Improvement is the sign of growth, and in martial arts, there are systems in place that indicate such progress. These systems specify a person’s abilities and are a manifestation of how far along any given person is on their martial arts journey. Taekwondo in particular indicates this growth through belt levels.
The American Taekwondo Association, or the ATA, uses a two-series colored belt system. There are 18 attainable belt levels in total, 9 in each series. Progressing through the ranks requires years of training and the mastery of a number of forms or Poomsae.
Each of these belt levels also have a stripes system, which indicate the progress of each student on a particular belt level. If a student achieves 4 stripes on their current belt, they are eligible to being promoted to the next rank.
Each of the ranks will also have a “recommended” designation or a “decided” designation. Recommended is pretty much considered a “half-rank” while a Decided is a full rank.
Students can choose whether they take belt exams half rank at a time or go for the full rank. The half rank system is designed to help students having a hard time memorizing forms to advance at a pace that they are more comfortable with.
It can be a bit overwhelming for a new Taekwondo student to keep track of the ATA belt levels, so here is a list of each Taekwondo rank, what they represent, and what you need to do in order to progress through each one.
9th Grade White Belt (Songahm-1)
This is where all Taekwondo students start their journey. The white belt is meant to signify the lack of knowledge in the martial art, where the students is supposed to be “pure” or unsullied. The white belt form has 18 moves, which the student will need to memorize in order to be eligible to advance.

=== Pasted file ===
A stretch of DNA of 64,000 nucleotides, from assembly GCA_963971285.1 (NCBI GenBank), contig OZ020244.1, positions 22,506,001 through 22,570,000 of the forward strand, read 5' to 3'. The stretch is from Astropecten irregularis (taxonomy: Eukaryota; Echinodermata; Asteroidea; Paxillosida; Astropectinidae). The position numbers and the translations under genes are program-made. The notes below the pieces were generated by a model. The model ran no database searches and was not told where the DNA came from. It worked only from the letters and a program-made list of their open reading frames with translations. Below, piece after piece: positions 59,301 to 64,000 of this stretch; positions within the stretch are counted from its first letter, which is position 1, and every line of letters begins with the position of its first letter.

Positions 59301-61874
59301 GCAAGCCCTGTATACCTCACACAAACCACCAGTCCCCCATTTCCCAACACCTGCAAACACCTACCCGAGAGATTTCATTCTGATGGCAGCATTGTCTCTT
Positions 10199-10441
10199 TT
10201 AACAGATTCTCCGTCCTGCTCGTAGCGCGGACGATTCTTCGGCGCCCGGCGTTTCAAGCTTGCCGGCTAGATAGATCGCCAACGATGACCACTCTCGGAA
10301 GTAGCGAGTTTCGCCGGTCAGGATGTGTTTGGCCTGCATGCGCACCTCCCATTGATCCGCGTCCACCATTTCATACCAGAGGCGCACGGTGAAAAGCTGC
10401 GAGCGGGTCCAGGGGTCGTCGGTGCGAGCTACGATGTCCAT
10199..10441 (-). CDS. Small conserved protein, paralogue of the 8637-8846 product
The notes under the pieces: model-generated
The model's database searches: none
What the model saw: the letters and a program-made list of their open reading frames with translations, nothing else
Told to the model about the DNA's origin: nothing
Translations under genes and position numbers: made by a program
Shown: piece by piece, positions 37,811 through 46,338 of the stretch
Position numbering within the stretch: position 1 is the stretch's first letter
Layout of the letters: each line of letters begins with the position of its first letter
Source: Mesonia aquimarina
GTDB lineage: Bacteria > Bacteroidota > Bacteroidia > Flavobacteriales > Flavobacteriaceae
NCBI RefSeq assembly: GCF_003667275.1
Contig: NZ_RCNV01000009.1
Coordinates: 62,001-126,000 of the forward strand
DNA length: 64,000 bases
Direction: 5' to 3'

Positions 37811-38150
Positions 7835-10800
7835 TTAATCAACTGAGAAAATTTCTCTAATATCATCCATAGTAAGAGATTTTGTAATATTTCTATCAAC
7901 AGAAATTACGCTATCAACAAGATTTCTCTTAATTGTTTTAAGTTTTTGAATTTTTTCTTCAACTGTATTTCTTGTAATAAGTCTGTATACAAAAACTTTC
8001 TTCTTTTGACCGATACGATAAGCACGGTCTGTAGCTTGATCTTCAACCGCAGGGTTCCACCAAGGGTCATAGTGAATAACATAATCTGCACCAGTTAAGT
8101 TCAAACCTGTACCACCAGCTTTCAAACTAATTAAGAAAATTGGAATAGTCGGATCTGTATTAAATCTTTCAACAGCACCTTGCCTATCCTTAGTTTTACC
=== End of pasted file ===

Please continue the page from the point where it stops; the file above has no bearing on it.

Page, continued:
8th Grade Orange Belt (Songahm-2)
This grade is the second belt level in taekwondo. Orange is meant to signify that the “seed” of knowledge has just sprouted, seeing the sunlight for the first time, though the seed has not been fully exposed to it yet.
The students have just experienced the basics of taekwondo but have not been shown the full extent and power of its techniques. In order to be eligible to advance, an orange belt student will need to learn a form with 23 moves.
7th Grade Yellow Belt (Songahm-3)
Students of this rank have just started to advance their knowledge in the basics of Taekwondo, feeling the full power of the sunlight as it were. Yellow belt students will need to learn 28 moves in their Poomsae forms in order to get a promotion.
6th Grade Camouflage Belt (Songahm-4)
The camo patterns on this belt is meant to signify a forest full of trees, where the seed of knowledge has grown into a sapling that will need to fight its way to the canopy to find sunlight. Students will start to find their place in the world of taekwondo and martial arts as a whole.
As such, on top of learning 31 moves in their Poomsae forms, they’ll also need to undergo sparring in order to advance. Sparring will now be a further requirement to advance in future ranks on top of learning new forms.
5th Grade Green Belt (Songham-5)
By this rank, the student is expected to have mastered all the basic techniques and have gained considerable power in each. The student is also expected to use each technique in complete harmony.